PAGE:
In fairness to all, we don't discuss pricing on the Wall. Thanks for your cooperation.

# converting inches water column to psi

Member Posts: 28
When dealing with gas preasures how do you convert inches water column to psi?

• Member Posts: 230
• Member Posts: 52
2000 International fuel gas code book....

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• Member Posts: 52
2000 International fuel gas code book...

page 106.....

27.7 in. H2O = 1 psi.
• Member Posts: 86
Roughly 28\"= 1 PSI

Best I can come up with is a mult. to convert 1 foot of water to psi. Feet of water x 0.4335= PSI. I divided .4335 by 12 (in per ft) for a mult. of .036125. So, inches of water x 0.03625 = PSI. 1 (PSI)/0.036125=27.682...roughly 28".

Larry
• Member Posts: 77
Hmmm....When in Rome

I've always used 27.8. Have read 28.8.

Guess it depends whether the code author resided in a costal place (sea level) or a mountainous place?

Just like it affects those darn gas orifices. Oh I have a story to tell over a campfire and some libations about a boiler company in Ohio and a delivery in Alberta Canada. ;-)

I live at 3500' above sea level.
• Member Posts: 45
Temp is a factor

Temperature is a factor depending upon precision needed:
1 lbf/square inch (PSI) = 27.707591 inch H2O (60 F)
1 lbf/square inch (PSI) = 27.680671 inch H2O (39.2 F)

Also, molarity:
1 foot H2O (39.2 F) = 0.974191 foot seawater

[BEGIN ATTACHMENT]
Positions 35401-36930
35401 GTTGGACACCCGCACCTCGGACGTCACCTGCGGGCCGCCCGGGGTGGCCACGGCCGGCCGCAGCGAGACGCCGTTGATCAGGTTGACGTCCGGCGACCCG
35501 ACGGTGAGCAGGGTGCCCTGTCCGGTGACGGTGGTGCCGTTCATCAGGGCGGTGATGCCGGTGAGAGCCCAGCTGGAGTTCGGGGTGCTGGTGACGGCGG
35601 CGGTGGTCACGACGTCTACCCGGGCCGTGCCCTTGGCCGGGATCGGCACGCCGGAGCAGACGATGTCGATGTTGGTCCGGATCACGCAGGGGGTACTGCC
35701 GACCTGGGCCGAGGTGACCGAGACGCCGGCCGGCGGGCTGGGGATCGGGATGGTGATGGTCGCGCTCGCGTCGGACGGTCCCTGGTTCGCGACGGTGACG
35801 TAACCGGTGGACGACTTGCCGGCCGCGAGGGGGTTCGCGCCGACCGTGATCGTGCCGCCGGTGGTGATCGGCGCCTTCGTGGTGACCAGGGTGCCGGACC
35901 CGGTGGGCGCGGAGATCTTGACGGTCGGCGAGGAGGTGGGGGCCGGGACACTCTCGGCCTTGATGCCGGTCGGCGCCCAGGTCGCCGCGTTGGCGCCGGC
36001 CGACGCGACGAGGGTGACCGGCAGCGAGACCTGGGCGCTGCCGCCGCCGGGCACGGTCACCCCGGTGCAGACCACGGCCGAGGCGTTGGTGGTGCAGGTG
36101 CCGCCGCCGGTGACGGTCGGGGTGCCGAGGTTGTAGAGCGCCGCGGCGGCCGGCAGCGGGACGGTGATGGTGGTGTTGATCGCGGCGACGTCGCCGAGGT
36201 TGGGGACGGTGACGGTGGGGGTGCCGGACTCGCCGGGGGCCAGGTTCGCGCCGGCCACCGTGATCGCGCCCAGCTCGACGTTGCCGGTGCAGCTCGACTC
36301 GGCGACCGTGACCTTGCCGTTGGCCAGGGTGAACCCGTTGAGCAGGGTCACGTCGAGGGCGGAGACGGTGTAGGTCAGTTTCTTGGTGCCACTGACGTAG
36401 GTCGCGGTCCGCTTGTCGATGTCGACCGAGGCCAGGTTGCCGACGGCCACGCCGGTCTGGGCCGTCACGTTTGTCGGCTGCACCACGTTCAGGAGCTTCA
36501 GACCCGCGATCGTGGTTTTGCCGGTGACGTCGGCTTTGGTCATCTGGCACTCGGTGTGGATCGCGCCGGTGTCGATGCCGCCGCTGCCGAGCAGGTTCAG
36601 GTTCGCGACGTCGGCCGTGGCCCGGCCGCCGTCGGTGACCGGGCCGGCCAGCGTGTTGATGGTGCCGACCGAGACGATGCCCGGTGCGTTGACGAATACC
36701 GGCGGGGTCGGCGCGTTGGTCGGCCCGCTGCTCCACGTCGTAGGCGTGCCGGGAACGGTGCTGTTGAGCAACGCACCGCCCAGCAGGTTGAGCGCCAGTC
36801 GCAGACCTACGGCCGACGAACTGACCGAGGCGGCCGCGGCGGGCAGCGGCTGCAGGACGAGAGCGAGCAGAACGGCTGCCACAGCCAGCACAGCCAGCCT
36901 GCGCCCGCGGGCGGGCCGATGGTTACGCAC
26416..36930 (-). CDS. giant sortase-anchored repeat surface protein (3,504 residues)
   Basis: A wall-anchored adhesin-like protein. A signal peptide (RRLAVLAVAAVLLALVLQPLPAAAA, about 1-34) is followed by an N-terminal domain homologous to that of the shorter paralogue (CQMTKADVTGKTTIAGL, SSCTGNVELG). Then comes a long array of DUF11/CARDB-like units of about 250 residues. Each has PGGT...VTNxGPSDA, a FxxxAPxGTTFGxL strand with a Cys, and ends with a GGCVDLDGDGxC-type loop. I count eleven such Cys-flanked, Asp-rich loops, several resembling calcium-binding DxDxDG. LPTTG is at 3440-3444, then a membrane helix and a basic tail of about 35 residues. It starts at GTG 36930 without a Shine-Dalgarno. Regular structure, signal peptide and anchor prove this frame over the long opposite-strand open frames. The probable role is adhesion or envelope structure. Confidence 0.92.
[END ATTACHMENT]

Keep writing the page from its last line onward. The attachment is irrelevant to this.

See http://www.onlineconversion.com/pressure.htm
• Member Posts: 240

Don't listen to Larry - I think he's thinkin' ounces. (Sorry, Larry....)
• Member Posts: 60
To coreysnow from joe

Your equation of 0.974191 ft/seawater only holds true for measurements taken from the North Atlantic or Adriatic Sea. You would have to make a correction factor for readings taken from the Great Salt Lake, the Dead Sea, or the Caspian Sea. The converse holds true for the brackish waters that contain less salt than the aforementioned. Pi-delta-t has to be factored into it. Or square the difference between the densities. Hopes this helps!
• Member Posts: 60
To coreysnow from joe

Your equation of 0.974191 ft/seawater only holds true for measurements taken from the North Atlantic or Adriatic Sea. You would have to make a correction factor for readings taken from the Great Salt Lake, the Dead Sea, or the Caspian Sea. The converse holds true for the brackish waters that contain less salt than the aforementioned. Pi-delta-t has to be factored into it. Or square the difference between the densities. Hopes this helps!
• Member Posts: 14

one pound of pressure will raise a column of water 27.7 inches high. We measure most residential and light commercial gas sysems in water column. Most LP systems operate at 11" wc. Most natural gas sysems work at 3.5 " wc.

Dave Flood
Director of Tech Ed
ICPA
Wallingford, Ct
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